Chiropractic and Cats: They Aren't Like Us
By Krista Elliott
Anybody who has ever owned a cat, or spent any time with one, has probably been awestruck at times by their impressive flexibility. A cat's flexibility is probably one of its most noteworthy characteristics (the second most noteworthy characteristic being their ability to look at you as though you are the lowest creature to ever crawl upon the Earth, simply because you sneezed when they were cleaning themselves).
Being mammals, cats have quite a lot in common with us humans, from the growing of hair to the ability to make milk for our young. But of course, their overall physiological structure is quite different. Certainly, us humans can benefit from monthly 15-minute visits to the chiroprator and we might not feel quite so inclined to make that commitment for our friendly feline. One of the ways in which they are different is in their skeletal system. Examining the bones and joints of Fluffy, Shadow, or Professor Snuggly McMittens (ahem) reveals the amazing secrets of a cat's flexibility and agility.
The overall skeletal structure of the cat is not hugely different from that of a human, tail notwithstanding. Like us, they have a head, spine, and four limbs. However, that's pretty much where the similarities end. For starters, a cat skeleton has a lot more bones than the average human's.
Most notable, however, is the difference in the actual spine. The bones of a cat's spine are not connected as tightly as ours is. This loosey-goosey spine allows the cat's back to bend and twist like a fuzzy Slinky, which is why your cat can get into positions that make a yoga instructor look like a brittle old man. Cats, not being bipedal, also do not need an arch in their lower back to balance out their center of gravity.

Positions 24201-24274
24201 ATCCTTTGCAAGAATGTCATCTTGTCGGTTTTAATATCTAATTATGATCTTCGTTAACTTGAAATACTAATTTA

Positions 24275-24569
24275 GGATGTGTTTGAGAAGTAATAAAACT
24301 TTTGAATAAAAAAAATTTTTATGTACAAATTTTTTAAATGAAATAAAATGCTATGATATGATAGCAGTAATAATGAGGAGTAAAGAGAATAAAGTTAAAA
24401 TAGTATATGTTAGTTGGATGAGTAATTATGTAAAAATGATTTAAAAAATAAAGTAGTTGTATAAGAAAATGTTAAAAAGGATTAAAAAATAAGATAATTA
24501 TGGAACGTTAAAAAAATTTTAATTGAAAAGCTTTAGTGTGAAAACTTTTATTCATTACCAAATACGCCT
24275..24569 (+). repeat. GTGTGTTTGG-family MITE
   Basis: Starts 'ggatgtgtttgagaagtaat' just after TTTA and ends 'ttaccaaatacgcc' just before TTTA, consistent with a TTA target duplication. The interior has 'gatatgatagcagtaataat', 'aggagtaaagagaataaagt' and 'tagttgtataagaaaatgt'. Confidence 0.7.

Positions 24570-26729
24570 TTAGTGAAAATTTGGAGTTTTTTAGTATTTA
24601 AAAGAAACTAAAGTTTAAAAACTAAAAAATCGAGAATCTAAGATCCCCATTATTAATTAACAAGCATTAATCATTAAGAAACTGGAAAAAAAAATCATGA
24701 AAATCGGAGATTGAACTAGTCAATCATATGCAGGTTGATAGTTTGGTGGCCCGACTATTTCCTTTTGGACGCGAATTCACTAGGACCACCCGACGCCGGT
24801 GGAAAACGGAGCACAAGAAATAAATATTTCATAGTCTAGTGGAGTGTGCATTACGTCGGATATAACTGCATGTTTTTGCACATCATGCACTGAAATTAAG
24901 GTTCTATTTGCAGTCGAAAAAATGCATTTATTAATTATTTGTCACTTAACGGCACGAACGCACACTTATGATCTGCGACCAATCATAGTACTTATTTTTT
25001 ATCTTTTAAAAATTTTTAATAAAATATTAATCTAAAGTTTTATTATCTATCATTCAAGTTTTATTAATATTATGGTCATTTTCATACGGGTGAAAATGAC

Wondering why your cat is able to squeeze into such tight spaces? You can thank their skeletal system for that as well. Cats have a teeny-tiny collarbone and flexible, loosely connected shoulders. The result? A narrow upper body that easily adapts to small hidey-holes.
Chiropractic for Your Cat
You might think with such a flexible spine that a cat would never need chiropractic care. But, just like humans, cats can also suffer from subluxations and discomfort in their spine and joints. Whether it's from an injury, a congenital defect, a medical issue like arthritis, or just the aches and pains of old age, your cat may benefit from chiropractic care. And of course, both you and your cat can benefit from regular chiropractic treatment to keep your spines and joints healthy and pain-free so that you can continue to enjoy each other's companionship for years to come. To take care of your spine, contact The Joint Chiropractic today!